What happens when a couple meet online and marry? Especially when the groom is older, white and obsessed with Asian women.
Do three Asian-American childhood friends have a chance of reuniting if they make the attempt in the Hollywood Hills?
Could NBA player Jeremy Lin be the most visible Asian-American star since Bruce Lee?
The 2014 edition of the Seattle Asian American Film Festival (SAAFF), which runs Thursday-Sunday, Feb. 6-9, at the Ark Lodge Cinemas in Columbia City, promises to answer those questions and a few more. A showcase of lesbian and gay films also is on the schedule, and so are programs with considerable local input.
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Last year’s January festival, which drew hundreds of moviegoers to the Wing Luke Museum, had enough sold-out shows to demonstrate an appetite for Asian-American films that rarely get much conventional distribution.
Among the 28 films to be screened this year are “Seeking Asian Female” (5 p.m. Feb. 9), which deals with the marriage of a young Chinese woman and an older white man; “Someone I Used to Know” (6 p.m. Feb. 7), about a reunion of old friends; and “Linsanity” (6:30 p.m. Feb. 6), a documentary about Lin’s success as a Time magazine cover boy and a “Saturday Night Live” target.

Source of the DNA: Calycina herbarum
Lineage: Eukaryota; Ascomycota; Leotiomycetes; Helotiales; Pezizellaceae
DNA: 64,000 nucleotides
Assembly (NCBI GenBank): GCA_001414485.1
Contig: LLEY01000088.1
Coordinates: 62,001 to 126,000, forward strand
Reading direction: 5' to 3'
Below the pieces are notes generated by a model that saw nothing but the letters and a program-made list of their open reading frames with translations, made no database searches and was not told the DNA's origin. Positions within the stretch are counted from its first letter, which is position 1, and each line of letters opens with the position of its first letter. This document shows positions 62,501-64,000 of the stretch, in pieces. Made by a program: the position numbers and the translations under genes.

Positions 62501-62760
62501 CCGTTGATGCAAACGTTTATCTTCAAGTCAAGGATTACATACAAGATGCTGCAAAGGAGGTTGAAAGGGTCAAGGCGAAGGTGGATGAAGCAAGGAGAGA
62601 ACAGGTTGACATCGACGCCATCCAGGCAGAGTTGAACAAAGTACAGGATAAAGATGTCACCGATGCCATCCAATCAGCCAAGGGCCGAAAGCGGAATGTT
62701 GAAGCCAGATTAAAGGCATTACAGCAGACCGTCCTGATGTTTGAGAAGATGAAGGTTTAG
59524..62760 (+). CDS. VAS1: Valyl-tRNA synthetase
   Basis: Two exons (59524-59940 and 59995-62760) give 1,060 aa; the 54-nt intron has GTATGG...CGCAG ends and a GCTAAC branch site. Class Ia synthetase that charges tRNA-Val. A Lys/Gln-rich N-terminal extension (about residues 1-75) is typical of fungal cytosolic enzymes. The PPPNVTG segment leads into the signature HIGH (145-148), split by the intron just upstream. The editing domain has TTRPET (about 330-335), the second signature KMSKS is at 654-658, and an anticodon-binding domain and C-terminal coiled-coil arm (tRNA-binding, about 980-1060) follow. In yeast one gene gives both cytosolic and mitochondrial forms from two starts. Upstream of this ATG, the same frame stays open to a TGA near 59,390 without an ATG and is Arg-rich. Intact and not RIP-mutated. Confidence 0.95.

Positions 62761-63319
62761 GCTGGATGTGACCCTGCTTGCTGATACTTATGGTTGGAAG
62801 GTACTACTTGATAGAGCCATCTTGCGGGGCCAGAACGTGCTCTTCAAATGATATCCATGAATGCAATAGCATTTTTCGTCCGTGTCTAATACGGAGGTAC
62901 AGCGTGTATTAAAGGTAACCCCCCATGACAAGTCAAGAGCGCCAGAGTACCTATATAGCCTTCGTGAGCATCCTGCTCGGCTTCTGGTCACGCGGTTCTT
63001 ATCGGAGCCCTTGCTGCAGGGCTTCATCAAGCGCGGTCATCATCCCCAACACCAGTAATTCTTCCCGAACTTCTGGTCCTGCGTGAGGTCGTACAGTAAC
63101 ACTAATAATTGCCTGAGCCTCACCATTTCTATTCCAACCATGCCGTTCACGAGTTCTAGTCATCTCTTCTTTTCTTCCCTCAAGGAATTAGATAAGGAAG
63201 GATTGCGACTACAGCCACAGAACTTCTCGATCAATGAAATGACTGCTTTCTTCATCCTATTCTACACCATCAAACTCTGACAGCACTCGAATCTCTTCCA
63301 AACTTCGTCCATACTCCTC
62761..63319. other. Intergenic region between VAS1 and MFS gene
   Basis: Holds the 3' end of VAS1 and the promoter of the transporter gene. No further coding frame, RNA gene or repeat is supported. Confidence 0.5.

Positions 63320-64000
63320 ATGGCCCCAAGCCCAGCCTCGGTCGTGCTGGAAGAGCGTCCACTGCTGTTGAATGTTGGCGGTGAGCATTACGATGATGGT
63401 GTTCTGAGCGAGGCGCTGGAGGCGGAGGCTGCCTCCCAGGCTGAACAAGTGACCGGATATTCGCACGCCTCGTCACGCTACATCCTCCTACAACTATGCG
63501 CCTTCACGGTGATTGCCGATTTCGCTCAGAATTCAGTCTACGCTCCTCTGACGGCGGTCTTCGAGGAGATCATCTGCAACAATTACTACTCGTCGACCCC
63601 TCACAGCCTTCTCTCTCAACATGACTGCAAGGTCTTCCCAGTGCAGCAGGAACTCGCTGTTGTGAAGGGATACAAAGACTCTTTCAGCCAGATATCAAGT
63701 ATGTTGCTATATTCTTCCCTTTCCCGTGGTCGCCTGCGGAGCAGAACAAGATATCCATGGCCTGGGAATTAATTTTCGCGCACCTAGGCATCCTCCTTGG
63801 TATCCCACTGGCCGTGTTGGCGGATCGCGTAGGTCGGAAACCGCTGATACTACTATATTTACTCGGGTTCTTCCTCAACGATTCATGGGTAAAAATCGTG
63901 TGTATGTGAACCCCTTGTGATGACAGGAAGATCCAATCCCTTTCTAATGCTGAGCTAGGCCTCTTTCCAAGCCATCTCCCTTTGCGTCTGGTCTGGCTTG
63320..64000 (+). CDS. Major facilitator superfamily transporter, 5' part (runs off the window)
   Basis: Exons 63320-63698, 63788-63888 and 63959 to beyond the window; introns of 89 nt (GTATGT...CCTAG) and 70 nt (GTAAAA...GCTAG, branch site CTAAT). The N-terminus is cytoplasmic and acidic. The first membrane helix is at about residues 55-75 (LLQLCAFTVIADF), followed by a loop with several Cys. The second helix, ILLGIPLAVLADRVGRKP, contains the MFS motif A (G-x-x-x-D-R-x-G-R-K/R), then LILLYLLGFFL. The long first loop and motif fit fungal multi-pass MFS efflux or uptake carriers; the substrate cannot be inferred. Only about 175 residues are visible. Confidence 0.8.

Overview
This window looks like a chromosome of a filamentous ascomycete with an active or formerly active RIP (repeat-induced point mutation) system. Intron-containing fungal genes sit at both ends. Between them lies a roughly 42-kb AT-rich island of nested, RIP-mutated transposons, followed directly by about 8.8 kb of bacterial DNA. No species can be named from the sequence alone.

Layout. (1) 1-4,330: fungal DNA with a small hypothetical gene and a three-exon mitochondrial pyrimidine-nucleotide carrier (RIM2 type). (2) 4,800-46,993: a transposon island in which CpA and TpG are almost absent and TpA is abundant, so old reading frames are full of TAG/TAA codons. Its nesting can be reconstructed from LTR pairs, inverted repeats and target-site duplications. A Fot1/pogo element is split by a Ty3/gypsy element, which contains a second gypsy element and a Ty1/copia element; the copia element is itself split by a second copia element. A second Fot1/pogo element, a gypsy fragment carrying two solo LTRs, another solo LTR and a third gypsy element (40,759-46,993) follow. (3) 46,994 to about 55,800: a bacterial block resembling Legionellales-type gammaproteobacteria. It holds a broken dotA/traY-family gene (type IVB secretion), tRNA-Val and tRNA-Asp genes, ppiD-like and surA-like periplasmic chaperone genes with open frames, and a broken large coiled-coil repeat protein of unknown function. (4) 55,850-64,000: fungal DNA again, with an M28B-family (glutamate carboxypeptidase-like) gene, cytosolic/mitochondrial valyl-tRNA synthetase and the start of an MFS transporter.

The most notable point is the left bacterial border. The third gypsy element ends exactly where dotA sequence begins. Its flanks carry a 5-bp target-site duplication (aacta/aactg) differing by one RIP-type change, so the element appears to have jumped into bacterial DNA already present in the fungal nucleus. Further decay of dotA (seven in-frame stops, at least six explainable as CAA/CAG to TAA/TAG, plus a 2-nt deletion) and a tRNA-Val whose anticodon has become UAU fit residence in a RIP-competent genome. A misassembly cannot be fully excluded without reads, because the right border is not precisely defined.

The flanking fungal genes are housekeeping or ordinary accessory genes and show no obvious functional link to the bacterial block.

Other documentaries include “American Revolutionary: The Evolution of Grace Lee Boggs” (5:30 p.m. Feb. 8), about the 98-year-old activist-philosopher; and “Raskal Love” (1 p.m. Feb. 8), which follows the Seattle career of b-boy Vanna Fut.
The locally produced feature, “R/Evolve” (8:30 p.m. Feb. 7), deals with marriage equality and radical gay politics. Seattle labor organizers are the subject of “One Generation’s Time: The Legacy of Silme Domingo & Gene Viernes” (2 p.m. Feb. 9).
Some of these have been honored at other festivals. “Seeking Asian Female” took the 2012 San Diego Asian Film Festival award for best picture. Panel discussions and Q&A sessions are part of several programs, and parties are scheduled for opening night and Feb. 8.
The festival had its beginnings in 1985, when it had a different name and flirted with becoming an annual event (“Beacon Hill Boys” and “Chan Is Missing” were among the early entries), but it’s been more sporadic since 2007.
SAAFF’s official stated goal is to showcase “works by Northwest Asian-American filmmakers, as well as films from across the country dealing with Asian-American people, issues and themes, which are absent from other local festivals. SAAFF is the only film festival in Seattle to provide a space for Asian-American voices, perspectives and histories.”
Free programs include “War Documentary Shorts” (11 a.m. Feb. 8), “Contemporary Shorts” (3:30 p.m. Feb. 8) and “Narrative and Animated Shorts” (noon Feb. 9).
John Hartl: firstname.lastname@example.org